South Korea and Japan trip

Nov 27th, 2017, 07:45 PM
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Join Date: Nov 2017
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South Korea and Japan trip

I am planning my first Asia trip from May to June 2018 for my daughter and I. This will be a college graduation gift for her and I wish for it to be memorable. The plan is to visit both South Korea and Japan for a total of 10-12 days. We will be flying out of Florida and btw I hate to fly (I must love her very much). I have no preference as to which county to start or journey first and how much this could possibly cost. Any recommendations as to must-see places, hotels to stay in and places to go? I have thought about signing up for tours or booking with a tour group for the entire trip. Any thoughts on that?
wishingtotravel is offline  
Nov 27th, 2017, 09:22 PM
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No need for a tour -- both countries can be visited independently, particularly if you are willing to do a little research.

But are you fully committed to trying to visit both countries in 2 weeks? A first visit to Japan, just to see some of its highlights, would easily fill your time, and even then, you would need to be highly selective. I would urge you to spend some time with, and perhaps to skim some of the planning threads on this forum. (And yes, I would recommend the planning threads rather than trip reports at this stage in your research.) With 2 weeks, most people would focus on Kyoto and Nara (for traditional Japan), Tokyo (for modern Japan), and maybe Hiroshima or Hakone or Koyasan, but you have LOTS of options.

South Korea could also easily take all your time, although I must admit that unless you have some very specific reason for including it, I don't think it has the same appeal that Japan does -- and I say that even though I thoroughly enjoyed the month I spent there. Seoul and Busan would be the most likely choices for South Korea.

I didn't write a trip report on my time in Japan, but here's my report on South Korea:

Once you've done a bit more research and decided on which locations most appeal to you and your daughter, we'll be better positioned to comment on specifics, like hotels, transportation options, etc.

Your daughter is fortunate that you are willing to give her this gift and to join her despite your hatred of flying.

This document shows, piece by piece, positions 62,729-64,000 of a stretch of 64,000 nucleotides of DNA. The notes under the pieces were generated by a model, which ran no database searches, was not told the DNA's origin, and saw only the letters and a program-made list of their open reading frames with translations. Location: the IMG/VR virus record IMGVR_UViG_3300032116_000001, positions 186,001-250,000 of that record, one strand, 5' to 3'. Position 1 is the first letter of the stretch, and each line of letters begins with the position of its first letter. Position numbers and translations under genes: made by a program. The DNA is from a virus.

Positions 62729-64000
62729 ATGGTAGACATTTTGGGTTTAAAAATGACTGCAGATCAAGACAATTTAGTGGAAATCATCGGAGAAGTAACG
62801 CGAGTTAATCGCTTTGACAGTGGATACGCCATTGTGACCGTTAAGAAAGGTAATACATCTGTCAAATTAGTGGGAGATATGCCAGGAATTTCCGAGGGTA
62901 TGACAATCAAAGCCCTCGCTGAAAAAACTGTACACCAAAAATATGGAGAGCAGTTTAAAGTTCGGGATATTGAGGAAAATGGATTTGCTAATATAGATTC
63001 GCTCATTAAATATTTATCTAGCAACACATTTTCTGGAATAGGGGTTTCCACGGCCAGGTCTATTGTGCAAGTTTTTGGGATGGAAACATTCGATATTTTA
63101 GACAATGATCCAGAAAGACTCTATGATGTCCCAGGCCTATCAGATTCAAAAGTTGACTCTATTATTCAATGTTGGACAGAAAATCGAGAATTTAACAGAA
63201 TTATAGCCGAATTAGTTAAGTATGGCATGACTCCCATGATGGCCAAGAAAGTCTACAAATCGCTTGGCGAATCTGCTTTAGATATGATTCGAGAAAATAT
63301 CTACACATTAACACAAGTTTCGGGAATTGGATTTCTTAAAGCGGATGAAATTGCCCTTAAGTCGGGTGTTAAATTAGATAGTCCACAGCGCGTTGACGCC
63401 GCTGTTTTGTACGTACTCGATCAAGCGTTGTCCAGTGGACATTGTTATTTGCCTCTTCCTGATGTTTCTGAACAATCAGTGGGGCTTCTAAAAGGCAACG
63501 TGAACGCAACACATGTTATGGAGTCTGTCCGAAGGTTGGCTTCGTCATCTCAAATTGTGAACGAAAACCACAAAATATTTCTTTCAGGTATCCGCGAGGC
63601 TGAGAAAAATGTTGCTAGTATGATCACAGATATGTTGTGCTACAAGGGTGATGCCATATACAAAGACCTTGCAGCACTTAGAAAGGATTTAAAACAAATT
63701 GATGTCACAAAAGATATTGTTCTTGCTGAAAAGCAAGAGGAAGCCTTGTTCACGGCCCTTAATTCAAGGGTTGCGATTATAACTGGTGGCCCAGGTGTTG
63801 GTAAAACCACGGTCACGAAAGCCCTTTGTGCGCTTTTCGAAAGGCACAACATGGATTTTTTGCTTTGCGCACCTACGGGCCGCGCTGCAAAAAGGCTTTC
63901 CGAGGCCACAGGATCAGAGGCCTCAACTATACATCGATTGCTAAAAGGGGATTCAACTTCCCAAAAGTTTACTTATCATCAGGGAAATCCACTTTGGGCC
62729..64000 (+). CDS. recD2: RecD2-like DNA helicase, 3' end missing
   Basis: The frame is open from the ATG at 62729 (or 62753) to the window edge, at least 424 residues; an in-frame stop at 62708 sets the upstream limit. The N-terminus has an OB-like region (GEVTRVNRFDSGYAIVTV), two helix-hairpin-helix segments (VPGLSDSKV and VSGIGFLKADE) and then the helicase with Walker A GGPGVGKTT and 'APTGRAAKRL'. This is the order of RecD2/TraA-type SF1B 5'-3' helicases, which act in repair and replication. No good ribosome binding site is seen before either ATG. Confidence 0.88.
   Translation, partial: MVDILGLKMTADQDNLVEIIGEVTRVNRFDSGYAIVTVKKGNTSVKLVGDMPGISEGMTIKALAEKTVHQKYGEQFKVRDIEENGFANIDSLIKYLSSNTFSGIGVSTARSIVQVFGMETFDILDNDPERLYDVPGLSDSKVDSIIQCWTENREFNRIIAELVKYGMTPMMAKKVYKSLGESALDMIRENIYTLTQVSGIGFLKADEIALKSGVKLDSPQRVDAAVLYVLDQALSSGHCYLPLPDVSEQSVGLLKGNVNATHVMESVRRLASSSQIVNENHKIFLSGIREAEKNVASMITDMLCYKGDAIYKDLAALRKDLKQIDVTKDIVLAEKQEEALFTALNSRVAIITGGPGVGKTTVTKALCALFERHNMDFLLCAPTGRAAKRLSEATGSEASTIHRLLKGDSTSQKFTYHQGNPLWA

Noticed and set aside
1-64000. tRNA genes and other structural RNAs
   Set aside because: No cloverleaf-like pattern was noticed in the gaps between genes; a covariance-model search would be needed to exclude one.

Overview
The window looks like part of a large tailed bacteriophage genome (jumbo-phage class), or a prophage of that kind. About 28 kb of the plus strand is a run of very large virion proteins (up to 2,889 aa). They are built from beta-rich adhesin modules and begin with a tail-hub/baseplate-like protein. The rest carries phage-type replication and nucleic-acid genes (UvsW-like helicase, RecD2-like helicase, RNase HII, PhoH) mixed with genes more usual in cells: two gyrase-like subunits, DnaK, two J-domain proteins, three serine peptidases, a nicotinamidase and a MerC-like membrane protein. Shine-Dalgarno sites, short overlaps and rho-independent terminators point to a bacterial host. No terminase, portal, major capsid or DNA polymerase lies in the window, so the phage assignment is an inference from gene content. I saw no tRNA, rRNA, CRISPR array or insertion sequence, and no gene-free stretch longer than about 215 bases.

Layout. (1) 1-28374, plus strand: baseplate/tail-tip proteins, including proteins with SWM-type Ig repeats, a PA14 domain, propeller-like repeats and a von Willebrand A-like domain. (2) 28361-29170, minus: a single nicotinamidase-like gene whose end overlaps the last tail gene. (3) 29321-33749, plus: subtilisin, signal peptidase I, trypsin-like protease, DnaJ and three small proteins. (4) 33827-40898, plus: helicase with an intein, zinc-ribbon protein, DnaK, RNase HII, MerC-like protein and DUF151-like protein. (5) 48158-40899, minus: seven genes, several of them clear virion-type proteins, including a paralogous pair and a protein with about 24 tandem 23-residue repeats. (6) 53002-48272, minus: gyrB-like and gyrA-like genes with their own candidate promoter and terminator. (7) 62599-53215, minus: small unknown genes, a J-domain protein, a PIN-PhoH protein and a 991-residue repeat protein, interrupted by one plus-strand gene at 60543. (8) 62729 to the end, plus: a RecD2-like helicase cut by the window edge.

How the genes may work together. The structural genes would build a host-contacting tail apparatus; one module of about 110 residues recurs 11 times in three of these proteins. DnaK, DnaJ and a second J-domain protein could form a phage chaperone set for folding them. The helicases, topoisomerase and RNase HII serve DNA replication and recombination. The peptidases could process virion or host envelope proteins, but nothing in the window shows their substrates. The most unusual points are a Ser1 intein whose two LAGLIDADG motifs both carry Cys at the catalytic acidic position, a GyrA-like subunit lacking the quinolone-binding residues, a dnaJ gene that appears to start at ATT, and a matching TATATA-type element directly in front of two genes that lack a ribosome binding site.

kja is offline  
Nov 28th, 2017, 10:53 AM
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You should think in terms of how many nights in hotels you have in these two countries. '10-12 days' could mean as little as 8 hotel nights, which usually covers 2 cities for most people.

I disagree with kja about the allure of Japan vs Korea. It all depends on what inspires you. Of course, US tourism to Japan has a longer history (I first went in 1970) - it's only in the last decade that Westerners are showing interest in Korea. But there is no question that there are great things to see and do in both places.

Japan is more thoroughly modern than Korea. In Korea, the juxtaposition between the modern and traditional is more striking, with vast alley-neighborhoods and loads of traditional markets and crafts. But Korea has been invaded so many times that the historic relics are not as well preserved as in Japan.

With so little time split, only do Tokyo if you are lured by the modern razzle-dazzle of a throbbing urban metropolis which makes Times Square feel like a nature preserve. I'd focus on Kyoto and Nara with only a few days.

In Korea, I prefer Busan to Seoul. Busan is like the San Francisco of Korea, where the mountains plunge all the way into the sea. Most folks are pulled to Gyeonju, which is a city surrounded by quite a few important cultural and historic sites - there is even a populated folk village fairly nearby, although the sites are very spread out. You could spend your few days in Korea there.
shelemm is offline  
Nov 28th, 2017, 05:33 PM
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To clarify: When I spoke to the relative “appeal” of Japan and South Korea, I was thinking mostly of the number of Fodorites who express an interest in traveling to these places. I don’t think I spoke about “allure” – and shelemm is correct in noting that of course, it depends on your interests!